- if unwell, avoid contact with others (touching, kissing, hugging, and other intimate contact). Wipe surfaces of workplaces and shared spaces frequently
This provides those considered by Communicable Disease Network Australia (CDNA) to pose a risk of transmission to travelers arriving in Australia.
This list will be updated regularly as the COVID-19 outbreak evolves. https://www1.health.gov.au/internet/main/publishing.nsf/Content/ohp-covid-19-countries.htm
The list is based on the risk of the person having been exposed to COVID-19 due to travel to a country and region with sustained community transmission and/or based on the patterns of travel between those countries and regions and Australia, and/or the other epidemiological evidence.
It is based upon the best available evidence at the time of completion. As of 04 March 2020, the Australian Government considers the following countries to be at higher risk for COVID-19:
- Mainland China
- South Korea
If you are returning from these countries, you need to monitor your health for the next 14 days.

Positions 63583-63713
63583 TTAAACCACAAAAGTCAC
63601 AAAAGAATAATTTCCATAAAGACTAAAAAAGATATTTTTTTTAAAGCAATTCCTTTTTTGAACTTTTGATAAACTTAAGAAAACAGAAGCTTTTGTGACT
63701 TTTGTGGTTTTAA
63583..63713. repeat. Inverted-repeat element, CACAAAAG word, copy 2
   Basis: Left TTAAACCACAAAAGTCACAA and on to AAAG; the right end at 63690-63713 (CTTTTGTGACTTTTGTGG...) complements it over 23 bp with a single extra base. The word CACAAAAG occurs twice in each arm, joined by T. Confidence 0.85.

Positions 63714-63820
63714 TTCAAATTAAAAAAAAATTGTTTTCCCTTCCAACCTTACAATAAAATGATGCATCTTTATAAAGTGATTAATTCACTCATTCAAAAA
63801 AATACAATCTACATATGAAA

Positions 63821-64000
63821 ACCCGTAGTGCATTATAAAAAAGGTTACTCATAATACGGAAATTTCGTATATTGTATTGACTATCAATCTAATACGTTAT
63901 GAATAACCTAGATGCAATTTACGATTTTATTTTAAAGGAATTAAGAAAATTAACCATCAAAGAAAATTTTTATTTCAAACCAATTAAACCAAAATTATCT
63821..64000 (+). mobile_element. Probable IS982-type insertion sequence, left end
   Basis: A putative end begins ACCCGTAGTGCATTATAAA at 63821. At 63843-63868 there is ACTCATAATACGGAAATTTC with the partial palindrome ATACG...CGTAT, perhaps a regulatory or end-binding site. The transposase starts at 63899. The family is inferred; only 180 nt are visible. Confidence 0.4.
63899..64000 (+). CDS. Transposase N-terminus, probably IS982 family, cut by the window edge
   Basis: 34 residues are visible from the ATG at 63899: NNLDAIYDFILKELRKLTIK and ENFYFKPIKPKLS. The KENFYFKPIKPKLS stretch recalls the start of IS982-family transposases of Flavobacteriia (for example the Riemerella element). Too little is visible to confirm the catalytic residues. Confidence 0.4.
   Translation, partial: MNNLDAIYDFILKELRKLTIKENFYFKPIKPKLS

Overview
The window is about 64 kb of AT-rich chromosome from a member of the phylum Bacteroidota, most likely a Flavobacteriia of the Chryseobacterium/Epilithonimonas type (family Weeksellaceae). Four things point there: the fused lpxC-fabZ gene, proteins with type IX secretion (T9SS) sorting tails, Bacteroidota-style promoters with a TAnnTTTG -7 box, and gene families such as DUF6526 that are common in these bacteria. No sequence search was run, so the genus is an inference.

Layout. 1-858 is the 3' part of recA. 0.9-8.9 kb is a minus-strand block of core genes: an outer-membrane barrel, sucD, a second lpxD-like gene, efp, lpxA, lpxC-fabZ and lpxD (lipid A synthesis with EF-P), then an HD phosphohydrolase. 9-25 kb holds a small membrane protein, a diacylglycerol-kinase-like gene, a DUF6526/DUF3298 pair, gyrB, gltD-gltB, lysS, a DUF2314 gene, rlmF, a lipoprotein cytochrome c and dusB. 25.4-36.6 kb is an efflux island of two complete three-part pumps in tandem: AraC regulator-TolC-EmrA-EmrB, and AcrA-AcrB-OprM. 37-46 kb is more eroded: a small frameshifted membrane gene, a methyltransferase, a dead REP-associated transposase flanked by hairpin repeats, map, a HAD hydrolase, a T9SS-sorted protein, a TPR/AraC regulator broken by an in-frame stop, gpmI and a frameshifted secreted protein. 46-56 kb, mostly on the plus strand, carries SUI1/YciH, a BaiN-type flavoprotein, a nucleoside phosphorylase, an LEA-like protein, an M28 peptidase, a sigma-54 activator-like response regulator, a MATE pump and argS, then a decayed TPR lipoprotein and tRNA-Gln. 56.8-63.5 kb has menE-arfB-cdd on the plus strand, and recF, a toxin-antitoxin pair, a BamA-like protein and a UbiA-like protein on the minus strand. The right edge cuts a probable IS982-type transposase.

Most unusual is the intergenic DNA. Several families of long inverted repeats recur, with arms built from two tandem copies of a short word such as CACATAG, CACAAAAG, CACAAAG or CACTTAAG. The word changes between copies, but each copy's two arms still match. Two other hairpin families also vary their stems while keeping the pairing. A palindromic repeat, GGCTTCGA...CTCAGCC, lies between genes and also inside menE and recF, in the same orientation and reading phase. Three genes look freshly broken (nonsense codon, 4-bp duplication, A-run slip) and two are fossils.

If you are returning from mainland China or Iran you should self-isolate for 14 days.
If you are returning from Italy or South Korea, and you work as a healthcare worker or as a residential aged care worker, you should not attend your regular work for 14 days.
The current advice lists these countries as a moderate risk: Cambodia, Hong Kong, Indonesia, Japan, Singapore and Thailand.
If you are a traveler or think you may have been in close contact with a confirmed case of coronavirus, special restrictions apply to you. You must isolate yourself, which means you stay at home and do not attend public places, including work, school, childcare or university.
For the daily updated, latest advice on who needs to isolate, go to www.health.nsw.gov.au and download the documents attached for more information.
While coronavirus is of concern, it is important to remember that most people displaying symptoms such as fever, cough, sore throat or tiredness are likely suffering with a cold or other respiratory illness—not coronavirus.
To help limit the spread of coronavirus, you must isolate yourself in the following circumstances:
- If you have left, or transited through, mainland China in the last 14 days you must isolate yourself for 14 days from the date of leaving mainland China.